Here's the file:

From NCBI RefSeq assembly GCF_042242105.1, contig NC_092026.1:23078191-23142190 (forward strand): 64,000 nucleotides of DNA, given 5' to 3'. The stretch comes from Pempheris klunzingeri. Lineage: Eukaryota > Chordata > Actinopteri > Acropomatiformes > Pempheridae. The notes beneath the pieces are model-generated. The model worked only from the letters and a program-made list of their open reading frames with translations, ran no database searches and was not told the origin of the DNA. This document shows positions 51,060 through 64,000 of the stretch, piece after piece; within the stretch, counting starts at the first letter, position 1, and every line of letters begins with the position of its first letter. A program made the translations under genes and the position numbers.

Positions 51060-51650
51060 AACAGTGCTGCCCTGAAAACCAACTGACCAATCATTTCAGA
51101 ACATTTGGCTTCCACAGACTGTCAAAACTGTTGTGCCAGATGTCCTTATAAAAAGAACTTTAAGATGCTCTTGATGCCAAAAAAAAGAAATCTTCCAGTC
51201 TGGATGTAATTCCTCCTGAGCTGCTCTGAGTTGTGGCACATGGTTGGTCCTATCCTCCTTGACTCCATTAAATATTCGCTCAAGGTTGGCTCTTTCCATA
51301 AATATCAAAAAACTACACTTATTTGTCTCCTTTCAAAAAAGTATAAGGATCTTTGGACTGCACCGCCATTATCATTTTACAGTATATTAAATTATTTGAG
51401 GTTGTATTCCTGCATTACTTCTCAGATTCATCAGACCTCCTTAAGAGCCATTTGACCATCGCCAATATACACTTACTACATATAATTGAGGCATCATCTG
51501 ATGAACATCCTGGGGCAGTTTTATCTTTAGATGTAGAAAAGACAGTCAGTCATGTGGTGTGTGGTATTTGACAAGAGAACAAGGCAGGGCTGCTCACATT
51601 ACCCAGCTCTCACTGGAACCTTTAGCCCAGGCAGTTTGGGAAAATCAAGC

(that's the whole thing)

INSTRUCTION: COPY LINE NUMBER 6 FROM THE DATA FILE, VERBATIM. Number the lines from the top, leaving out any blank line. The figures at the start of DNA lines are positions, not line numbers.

51301 AATATCAAAAAACTACACTTATTTGTCTCCTTTCAAAAAAGTATAAGGATCTTTGGACTGCACCGCCATTATCATTTTACAGTATATTAAATTATTTGAG